One prominent reason for such a high withdrawal rate has been the lack of commercial viability for the withdrawing projects. In other words, some of these projects could not find someone to buy their output at the right price. That is a legitimate reason for a project to withdraw from the interconnection queue. The other reason for such withdrawals has been that the projects requested interconnection to parts of CAISO-controlled grid that had very little transmission capacity to accommodate a new generating plant. Also, on occasion, the withdrawn generation project had requested interconnection in areas of the state where permitting (e.g., environmental) factors precluded the development of the generation plant or its needed transmission upgrades. In these cases, likewise, I see legitimate reasons for the aspiring generation projects to get out of the queue.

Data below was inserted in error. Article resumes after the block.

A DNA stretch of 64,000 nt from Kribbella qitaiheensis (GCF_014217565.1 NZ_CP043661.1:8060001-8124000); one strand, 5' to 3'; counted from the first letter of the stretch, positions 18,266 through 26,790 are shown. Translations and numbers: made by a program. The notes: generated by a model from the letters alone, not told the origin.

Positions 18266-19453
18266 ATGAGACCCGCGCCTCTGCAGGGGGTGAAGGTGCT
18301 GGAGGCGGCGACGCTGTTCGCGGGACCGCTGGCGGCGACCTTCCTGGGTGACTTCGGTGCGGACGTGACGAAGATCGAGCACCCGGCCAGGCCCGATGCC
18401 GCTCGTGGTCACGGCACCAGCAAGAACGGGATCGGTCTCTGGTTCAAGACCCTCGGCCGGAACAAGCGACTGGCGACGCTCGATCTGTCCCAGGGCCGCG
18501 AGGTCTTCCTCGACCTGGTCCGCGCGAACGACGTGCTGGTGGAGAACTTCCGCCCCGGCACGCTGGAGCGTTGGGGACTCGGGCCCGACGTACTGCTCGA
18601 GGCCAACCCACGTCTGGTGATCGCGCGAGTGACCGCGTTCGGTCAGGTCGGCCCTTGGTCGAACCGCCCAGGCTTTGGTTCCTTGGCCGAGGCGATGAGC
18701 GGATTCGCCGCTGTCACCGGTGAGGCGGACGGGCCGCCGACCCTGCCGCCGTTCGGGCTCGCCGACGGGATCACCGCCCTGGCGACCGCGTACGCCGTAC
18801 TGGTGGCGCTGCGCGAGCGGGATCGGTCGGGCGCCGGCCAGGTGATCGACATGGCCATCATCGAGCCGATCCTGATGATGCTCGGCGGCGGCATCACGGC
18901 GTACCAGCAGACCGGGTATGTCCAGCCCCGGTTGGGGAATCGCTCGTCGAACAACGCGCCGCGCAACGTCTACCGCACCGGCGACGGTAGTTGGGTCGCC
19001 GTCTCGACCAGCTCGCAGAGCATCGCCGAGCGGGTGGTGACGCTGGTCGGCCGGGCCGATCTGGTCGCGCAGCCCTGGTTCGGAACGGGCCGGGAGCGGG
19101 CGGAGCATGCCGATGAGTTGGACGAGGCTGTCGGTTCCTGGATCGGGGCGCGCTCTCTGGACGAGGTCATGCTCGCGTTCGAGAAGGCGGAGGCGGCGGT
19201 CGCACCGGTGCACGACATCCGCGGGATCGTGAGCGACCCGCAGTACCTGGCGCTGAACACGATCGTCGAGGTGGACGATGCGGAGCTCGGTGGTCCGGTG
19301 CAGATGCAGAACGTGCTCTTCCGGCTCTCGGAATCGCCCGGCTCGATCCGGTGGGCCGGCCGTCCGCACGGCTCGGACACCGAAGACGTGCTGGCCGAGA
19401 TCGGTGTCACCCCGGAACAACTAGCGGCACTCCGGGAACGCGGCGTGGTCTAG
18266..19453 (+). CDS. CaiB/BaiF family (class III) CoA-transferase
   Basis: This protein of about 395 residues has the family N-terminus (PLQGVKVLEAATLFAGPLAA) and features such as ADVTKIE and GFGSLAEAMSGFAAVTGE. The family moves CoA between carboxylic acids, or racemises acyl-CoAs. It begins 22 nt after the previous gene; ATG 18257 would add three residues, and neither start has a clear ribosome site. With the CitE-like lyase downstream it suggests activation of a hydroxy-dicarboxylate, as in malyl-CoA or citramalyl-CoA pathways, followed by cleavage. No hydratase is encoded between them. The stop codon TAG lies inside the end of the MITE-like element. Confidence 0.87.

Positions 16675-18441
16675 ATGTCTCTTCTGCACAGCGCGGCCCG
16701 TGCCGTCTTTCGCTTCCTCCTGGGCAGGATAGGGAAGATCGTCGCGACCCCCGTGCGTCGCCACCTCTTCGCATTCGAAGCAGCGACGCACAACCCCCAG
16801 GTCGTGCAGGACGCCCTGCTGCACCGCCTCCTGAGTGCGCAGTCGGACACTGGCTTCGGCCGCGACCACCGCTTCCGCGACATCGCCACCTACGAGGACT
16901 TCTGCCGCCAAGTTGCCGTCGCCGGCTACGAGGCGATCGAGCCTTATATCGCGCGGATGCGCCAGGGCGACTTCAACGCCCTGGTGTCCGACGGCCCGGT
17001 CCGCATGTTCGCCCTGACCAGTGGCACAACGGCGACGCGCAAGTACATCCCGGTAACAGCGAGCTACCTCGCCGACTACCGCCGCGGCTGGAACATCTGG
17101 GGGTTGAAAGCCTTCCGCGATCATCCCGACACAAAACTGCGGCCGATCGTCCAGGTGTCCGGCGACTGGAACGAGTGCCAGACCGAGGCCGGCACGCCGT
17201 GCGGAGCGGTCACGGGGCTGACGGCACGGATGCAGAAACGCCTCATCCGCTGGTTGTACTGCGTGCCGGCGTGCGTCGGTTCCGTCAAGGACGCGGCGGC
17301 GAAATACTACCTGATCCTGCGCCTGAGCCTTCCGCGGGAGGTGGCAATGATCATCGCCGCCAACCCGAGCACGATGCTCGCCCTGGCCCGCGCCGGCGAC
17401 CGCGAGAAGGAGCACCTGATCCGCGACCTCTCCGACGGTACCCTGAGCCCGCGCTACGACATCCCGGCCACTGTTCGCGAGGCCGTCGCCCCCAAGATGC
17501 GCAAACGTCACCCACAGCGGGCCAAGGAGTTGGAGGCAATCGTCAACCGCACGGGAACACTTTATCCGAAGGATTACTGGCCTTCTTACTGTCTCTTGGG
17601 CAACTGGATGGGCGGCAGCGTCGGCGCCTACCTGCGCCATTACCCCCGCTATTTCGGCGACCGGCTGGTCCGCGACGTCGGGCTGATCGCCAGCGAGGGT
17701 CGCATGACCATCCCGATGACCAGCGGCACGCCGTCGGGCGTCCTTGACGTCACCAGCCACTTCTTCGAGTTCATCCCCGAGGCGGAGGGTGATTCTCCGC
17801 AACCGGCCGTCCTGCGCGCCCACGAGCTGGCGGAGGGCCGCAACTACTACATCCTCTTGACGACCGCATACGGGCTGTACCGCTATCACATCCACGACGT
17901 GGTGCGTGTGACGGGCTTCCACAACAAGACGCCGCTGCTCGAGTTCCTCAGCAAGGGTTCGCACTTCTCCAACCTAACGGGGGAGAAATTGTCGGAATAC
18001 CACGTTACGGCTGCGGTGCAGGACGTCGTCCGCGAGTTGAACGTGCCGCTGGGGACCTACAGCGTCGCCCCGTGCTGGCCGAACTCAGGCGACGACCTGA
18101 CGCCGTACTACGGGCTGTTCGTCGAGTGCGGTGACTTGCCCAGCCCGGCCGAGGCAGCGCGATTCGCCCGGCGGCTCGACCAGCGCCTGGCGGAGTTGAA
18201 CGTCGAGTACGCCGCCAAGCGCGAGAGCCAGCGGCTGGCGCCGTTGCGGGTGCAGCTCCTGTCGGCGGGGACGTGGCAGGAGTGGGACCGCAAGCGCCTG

However, there is one very common reason that numerous generation projects have failed where I place direct blame on the CAISO, and particularly on its PTOs. You see, these entities study an interconnection request under very extreme operating conditions – i.e., conditions that might occur for a few hours every few decades where the system is experiencing a “super peak” load condition (a load level that happens for a few hours once every 10 years) and at the same time there are multiple major contingencies on the grid.